(Newsroom America) -- If the current political discourse sounds a little like people are speaking two different languages, Penn State psychologists, who studied political rhetoric over the past three presidential elections, say that may be close to the case, semantically speaking.
In a series of studies, the researchers found a split between the same words presidential candidates from the nation's two major political parties used and what those words mean. This semantic divide appears to be growing, they added, which may continue to make the possibility of dialogue difficult, if not impossible.
"This work was actually finished last year before the 2016 elections and we were struck by how different the rhetoric was between these different candidates," said Ping Li, professor of psychology and associate director of the Institute for CyberScience. "In a lot of ways, it's worse than speaking two different languages. If, for example, I speak Chinese and you don't, you have no idea what I'm saying. But, if we're both speaking English and you think you know what I am saying, but don't get what I actually mean, or worse, think it means something different, it can be really confusing."
The researchers examined how presidential candidates used words together -- word association -- in speeches and debates since 1999 to help determine the meaning of those words in the minds of the candidates. For example, when the word "table" appears in text together with the word "chair," it provides meaning -- or context -- that the speaker is referring to a type of furniture, Li said. However, if "table" is used in a sentence with terms such as "town council" and "regulation," for example, "table" could mean a type of legislative action.
In politics, context can be subtler and more complicated, according to the researchers, who report their findings in Behavior Research Methods, available online now.
"For example, if I use the word 'security,' that can mean a lot of different things," he said. "Maybe I am referring to job security, or cyber-security, military security, or some other type of meaning for the word. Also, not only do the words in political speeches reflect different ideologies and ideas of the parties, but they can reflect the times of when the speech was made, so the meaning can change over time."
In the most recent presidential election, the researchers said words, such as "deal" and "education," provided not just a glimpse into how different the political rhetoric was between then-candidates Donald Trump and Hillary Clinton, but also suggests differences between their beliefs.
"In Donald Trump's speeches, as a business person, he would apply the word 'deal' to almost anything," said Li, who served as the paper's lead author. "Of course, 'deal' is often associated with business, but, in his speeches, he also associated it with family and education, which would not traditionally be grouped together. So, this goes back to how word association can reflect attitudes and beliefs, as also shown in a recent Science paper by Aylin Caliskan and colleagues."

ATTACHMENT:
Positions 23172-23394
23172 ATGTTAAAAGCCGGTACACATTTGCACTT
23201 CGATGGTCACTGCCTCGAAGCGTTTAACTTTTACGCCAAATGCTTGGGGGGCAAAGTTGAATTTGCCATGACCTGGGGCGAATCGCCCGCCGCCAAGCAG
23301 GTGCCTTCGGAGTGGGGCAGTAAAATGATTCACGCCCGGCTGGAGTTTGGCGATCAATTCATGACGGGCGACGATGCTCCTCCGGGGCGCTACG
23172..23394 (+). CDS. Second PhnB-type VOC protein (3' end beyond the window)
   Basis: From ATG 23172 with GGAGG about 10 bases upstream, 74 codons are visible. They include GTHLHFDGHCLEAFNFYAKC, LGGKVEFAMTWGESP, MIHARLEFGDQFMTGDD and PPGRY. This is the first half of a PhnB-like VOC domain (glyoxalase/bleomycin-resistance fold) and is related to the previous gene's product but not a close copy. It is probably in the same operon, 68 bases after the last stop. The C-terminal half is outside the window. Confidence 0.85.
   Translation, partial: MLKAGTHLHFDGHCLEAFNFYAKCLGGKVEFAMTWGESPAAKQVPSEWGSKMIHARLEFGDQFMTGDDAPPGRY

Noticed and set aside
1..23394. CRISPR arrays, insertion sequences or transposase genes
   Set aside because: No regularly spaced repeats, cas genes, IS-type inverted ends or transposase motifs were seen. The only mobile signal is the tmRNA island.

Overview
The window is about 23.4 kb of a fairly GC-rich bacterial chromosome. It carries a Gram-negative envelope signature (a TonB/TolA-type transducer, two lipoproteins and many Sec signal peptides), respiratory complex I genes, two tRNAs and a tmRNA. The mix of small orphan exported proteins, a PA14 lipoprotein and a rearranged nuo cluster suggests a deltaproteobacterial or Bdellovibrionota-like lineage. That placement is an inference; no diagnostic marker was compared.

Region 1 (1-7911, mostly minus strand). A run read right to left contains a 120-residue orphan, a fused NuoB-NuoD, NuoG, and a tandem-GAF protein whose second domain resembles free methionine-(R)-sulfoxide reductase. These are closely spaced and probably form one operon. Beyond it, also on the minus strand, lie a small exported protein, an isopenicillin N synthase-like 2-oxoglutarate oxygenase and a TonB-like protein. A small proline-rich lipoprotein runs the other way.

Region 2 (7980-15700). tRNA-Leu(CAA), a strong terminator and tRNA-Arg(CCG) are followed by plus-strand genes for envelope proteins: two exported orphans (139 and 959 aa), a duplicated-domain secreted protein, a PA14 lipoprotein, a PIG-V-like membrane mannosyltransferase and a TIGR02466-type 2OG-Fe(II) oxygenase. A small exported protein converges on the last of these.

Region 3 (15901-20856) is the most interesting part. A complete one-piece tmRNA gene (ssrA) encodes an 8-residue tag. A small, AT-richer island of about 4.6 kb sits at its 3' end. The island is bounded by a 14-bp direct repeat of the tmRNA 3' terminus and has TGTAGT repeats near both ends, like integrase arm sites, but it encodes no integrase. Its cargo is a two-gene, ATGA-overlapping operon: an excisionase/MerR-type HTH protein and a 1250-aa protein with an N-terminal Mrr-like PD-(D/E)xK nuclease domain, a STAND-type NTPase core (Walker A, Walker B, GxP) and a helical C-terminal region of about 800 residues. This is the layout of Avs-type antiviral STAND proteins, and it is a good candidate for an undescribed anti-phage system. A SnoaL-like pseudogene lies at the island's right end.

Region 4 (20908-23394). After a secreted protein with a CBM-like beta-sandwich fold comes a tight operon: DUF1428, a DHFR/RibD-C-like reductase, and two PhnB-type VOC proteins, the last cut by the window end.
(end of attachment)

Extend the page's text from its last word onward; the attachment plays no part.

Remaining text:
Clinton, on the other hand, would more often associate the word "education" with women and family, he said.
"In this case, 'education' became an issue of equality and allowing everyone access to education," said Li, who worked with Benjamin Schloss, a graduate student in cognitive psychology, and Jake Follmer, a graduate student in educational psychology.
The researchers compiled a list of 213 single words and 397 word phrases, including 136 politically charged words -- such as "minority," "spending" and "justice" -- used by American political parties. They then used an artificial neural network algorithm to statistically examine how often words appear together in a sentence, or speech.
The researchers also found that political word association has changed over time.
"We charted word meaning changes over time between parties," said Li. "What you see is that the parties have become farther and farther apart as time goes on. In other words, for the same word, people tend to associate different words for them and, hence, convey different meanings."
In a follow-up study, the researchers were able to examine the word associations of a group of 324 participants and, by using machine-learning algorithms, predict their political leanings and what party they belonged to, as well as which candidate they were likely to vote for in the presidential elections.
"We were able to predict voters' reported political affiliations with a relatively high degree of accuracy simply based on the way they organized a list of 50 political concepts, that is, how they grouped these concepts," said Li. "This also suggests the complex interdependence of language, speech and culture."
In the future, Li said the researchers may try to provide a more detailed picture of these interdependences by looking into more political concepts and documents from a larger pool of candidates and with more sophisticated computational methods.